Questions about light(wave and dual nature)

by eightsquare
Tags: dual, lightwave, nature
eightsquare is offline
Jan20-14, 02:35 AM
P: 96
Ok, so I have many questions about light. My basic understanding can be seen here:
My first question is, consider transverse waves in water. As the wave moves out, the water molecules move up and down forming the crests and troughs. Considering light, as light moves out, if my understanding in the link above is correct, then the FIELDS are oscillating, i.e. changing in magnitude(in place of the water molecules), and along the line that the light moves(not actually up and down in space,like the water molecules). The frequency is the number of times the strength of the field goes from maximum to minimum and back to maximum in a second, and the wavelength is the distance the light travels when one such cycle is completed.
If what I have said above is right, how can this be translated to wavelengths of material particles(say like a photon). It is not possible for the material particle to oscillate at a point, right?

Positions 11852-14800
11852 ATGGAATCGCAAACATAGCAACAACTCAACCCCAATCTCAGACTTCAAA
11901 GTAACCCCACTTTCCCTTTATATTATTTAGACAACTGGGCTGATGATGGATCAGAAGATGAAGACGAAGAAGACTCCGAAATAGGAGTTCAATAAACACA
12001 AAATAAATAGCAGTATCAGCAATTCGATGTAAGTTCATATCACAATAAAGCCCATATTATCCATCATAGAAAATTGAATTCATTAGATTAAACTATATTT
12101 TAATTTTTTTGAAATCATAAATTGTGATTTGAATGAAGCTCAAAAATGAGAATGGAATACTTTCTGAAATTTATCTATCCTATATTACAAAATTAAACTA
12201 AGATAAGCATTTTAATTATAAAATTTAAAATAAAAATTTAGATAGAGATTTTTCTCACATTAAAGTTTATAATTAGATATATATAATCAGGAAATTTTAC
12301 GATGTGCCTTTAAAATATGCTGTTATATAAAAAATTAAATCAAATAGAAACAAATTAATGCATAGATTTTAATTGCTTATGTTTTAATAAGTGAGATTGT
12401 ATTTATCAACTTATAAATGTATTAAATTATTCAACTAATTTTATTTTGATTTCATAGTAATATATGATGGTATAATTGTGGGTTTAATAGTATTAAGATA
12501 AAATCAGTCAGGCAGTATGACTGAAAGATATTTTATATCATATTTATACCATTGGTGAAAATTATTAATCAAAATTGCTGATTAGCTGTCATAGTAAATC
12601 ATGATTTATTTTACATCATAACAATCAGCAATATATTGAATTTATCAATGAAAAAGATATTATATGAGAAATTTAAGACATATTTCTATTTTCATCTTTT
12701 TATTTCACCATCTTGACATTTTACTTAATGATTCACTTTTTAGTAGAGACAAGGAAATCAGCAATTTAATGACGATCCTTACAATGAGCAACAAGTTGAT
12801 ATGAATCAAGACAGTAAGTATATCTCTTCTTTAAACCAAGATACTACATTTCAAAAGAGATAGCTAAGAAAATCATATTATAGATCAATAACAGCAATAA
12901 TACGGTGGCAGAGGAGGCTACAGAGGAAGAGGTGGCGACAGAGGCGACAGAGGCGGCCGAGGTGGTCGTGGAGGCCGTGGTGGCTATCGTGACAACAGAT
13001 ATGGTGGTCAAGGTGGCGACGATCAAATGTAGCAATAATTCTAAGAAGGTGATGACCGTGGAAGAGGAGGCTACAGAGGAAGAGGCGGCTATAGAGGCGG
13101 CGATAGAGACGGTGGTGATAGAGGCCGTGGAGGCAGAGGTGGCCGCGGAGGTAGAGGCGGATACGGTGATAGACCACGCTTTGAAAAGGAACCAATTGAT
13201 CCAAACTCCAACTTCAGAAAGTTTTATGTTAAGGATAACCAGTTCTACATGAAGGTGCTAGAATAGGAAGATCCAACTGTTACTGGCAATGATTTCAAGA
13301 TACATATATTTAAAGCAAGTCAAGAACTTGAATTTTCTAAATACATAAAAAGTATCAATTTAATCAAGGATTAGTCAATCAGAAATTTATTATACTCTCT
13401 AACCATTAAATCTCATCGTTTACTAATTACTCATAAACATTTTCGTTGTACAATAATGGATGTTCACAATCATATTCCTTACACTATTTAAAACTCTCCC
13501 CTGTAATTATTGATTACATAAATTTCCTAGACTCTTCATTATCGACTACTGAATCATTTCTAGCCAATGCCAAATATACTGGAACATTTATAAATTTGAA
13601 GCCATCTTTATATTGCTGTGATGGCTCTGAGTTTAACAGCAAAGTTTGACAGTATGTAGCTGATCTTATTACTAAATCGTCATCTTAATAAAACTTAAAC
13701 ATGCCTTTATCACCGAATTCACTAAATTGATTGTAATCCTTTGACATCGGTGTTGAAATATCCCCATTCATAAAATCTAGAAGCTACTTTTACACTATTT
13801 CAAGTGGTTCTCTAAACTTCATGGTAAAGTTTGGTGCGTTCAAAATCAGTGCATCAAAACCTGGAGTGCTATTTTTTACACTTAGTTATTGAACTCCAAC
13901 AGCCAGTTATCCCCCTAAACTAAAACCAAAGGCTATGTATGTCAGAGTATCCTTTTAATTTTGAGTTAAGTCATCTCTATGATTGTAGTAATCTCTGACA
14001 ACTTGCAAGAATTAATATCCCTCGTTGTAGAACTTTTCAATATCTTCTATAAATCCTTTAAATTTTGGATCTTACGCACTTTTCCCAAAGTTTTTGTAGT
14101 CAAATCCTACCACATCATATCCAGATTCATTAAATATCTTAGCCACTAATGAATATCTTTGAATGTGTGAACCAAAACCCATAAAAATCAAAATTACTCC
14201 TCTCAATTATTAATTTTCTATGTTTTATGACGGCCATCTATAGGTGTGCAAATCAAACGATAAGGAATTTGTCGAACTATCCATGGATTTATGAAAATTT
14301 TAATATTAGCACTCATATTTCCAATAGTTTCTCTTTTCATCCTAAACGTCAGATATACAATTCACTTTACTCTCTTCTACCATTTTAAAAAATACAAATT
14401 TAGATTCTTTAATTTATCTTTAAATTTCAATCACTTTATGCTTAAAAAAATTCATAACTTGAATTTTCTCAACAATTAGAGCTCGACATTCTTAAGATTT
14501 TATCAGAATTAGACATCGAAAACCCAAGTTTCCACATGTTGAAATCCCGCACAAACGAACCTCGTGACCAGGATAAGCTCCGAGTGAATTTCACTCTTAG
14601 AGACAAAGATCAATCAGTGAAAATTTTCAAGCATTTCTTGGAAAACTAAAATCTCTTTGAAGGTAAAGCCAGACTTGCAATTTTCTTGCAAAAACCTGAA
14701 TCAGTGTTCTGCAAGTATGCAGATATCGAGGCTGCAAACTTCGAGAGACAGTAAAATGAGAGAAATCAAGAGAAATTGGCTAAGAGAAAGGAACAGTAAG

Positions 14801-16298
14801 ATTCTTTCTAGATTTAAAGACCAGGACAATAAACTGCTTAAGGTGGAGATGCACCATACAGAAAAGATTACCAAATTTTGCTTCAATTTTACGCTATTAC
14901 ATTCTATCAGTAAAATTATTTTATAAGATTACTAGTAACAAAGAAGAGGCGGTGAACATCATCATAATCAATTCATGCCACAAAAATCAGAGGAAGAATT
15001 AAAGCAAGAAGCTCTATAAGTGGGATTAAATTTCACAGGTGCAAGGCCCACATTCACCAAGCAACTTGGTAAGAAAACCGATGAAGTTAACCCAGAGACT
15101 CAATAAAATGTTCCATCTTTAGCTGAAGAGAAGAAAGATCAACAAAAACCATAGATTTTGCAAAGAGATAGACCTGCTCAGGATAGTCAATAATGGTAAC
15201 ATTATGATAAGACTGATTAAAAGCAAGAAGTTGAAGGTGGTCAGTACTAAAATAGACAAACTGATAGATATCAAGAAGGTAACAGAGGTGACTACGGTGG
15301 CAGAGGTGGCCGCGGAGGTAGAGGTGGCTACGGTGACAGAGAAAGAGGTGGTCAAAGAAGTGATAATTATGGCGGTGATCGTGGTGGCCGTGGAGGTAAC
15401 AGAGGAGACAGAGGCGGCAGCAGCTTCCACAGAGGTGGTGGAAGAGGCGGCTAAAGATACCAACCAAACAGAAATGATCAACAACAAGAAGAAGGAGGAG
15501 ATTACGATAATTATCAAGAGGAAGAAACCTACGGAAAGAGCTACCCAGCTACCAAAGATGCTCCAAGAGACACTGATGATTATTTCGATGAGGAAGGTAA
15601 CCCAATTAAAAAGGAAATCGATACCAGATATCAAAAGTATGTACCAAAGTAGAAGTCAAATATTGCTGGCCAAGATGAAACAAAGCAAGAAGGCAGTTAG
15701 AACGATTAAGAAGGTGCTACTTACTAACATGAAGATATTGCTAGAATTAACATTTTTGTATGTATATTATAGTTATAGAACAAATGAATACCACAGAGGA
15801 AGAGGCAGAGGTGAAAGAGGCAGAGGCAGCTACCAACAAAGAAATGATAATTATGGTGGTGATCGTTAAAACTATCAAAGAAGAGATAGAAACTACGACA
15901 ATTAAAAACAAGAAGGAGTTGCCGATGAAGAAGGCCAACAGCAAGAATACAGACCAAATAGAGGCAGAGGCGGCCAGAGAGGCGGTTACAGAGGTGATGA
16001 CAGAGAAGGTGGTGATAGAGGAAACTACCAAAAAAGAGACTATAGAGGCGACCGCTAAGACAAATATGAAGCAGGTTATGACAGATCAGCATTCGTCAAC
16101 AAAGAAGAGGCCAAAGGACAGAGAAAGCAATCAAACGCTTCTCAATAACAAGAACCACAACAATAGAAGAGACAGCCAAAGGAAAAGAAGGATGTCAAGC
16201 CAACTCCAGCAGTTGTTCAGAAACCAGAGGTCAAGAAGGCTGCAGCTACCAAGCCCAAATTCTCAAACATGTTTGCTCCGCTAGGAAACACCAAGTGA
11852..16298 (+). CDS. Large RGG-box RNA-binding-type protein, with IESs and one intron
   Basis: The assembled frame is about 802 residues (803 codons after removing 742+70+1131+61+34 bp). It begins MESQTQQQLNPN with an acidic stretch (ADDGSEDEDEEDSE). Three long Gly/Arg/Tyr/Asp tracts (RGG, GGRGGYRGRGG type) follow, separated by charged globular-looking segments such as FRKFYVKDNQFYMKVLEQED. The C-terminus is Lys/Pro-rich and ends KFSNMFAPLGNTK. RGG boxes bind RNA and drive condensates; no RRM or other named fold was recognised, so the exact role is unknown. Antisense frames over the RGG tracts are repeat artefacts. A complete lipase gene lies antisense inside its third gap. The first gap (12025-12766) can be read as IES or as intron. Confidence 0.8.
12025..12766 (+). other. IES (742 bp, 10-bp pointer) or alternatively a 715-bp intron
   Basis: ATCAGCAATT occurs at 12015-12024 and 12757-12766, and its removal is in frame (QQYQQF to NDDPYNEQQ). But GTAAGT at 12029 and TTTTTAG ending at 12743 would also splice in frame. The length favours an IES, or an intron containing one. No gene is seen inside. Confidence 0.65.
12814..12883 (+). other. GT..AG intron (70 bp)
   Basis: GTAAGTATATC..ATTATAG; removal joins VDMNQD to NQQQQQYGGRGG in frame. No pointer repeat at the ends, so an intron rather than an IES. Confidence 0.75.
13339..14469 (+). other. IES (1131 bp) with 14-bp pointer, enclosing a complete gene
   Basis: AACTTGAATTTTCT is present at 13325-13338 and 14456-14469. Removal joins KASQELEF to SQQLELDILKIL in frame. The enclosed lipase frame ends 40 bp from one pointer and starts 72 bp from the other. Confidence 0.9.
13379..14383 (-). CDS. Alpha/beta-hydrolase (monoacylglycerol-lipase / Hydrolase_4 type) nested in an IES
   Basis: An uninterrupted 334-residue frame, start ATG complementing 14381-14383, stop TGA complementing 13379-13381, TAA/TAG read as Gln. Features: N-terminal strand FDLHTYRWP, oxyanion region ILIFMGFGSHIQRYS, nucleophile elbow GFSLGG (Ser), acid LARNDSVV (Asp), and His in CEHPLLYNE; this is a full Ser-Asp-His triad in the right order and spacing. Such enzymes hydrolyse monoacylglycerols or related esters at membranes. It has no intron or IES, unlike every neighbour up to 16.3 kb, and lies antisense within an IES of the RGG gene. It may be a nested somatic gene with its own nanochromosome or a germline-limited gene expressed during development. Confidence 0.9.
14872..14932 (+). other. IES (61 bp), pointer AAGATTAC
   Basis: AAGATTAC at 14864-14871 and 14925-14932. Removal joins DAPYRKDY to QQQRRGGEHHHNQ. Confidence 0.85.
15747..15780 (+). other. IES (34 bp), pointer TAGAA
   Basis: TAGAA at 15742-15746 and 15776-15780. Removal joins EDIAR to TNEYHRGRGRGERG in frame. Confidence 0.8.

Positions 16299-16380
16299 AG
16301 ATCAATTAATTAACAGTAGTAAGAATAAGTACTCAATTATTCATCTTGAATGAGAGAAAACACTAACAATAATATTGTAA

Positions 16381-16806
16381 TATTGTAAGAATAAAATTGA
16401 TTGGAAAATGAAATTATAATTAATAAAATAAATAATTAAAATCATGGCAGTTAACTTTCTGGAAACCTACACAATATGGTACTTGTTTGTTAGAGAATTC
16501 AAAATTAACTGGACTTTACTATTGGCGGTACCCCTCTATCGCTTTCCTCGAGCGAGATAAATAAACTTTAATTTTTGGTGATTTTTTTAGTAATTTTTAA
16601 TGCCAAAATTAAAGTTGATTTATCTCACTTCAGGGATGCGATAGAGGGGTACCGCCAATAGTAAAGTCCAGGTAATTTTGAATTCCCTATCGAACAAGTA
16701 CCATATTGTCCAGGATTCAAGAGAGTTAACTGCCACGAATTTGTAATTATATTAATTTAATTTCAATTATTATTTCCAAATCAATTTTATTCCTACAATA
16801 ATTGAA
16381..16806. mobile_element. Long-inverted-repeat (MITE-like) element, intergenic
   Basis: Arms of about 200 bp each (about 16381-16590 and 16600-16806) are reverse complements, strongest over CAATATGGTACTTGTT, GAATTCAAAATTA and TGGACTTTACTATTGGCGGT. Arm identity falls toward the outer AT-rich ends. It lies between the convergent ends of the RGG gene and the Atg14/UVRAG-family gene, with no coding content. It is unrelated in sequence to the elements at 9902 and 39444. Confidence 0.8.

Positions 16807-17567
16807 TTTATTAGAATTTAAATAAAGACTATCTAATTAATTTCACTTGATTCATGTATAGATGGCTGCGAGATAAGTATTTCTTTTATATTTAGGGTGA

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Drakkith is offline
Jan20-14, 05:09 AM
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Your understanding is mostly correct. The oscillation is the electric and magnetic field vectors. That is, the field "points" in a particular direction that oscillates back and forth. So when the EM wave interacts with an antenna it will cause the charges to move in one direction and then the other.

How does this relate to a photon? The short answer is that the EM wave interacts with matter only in discrete packets of energy that we call photons. This means that the photon isn't a particle in the sense of being a hard little ball and it is not a wave in itself. It is a manifestation of how the EM wave interacts with everything else.
eightsquare is offline
Jan20-14, 08:11 AM
P: 96
Thanks. So, in the same way, particles like electrons are particles only when they interact with something else(other particles, say a proton in this case) and otherwise they can be considered to be waves? So the wavelength here does not mean the particle rides along a 'loop' but rather it refers to the wave nature of the particle, which only manifests itself as a particle during interactions? And, lastly, in the case of light, the fields are oscillating. When a particle like an electron moves, what is oscillating?

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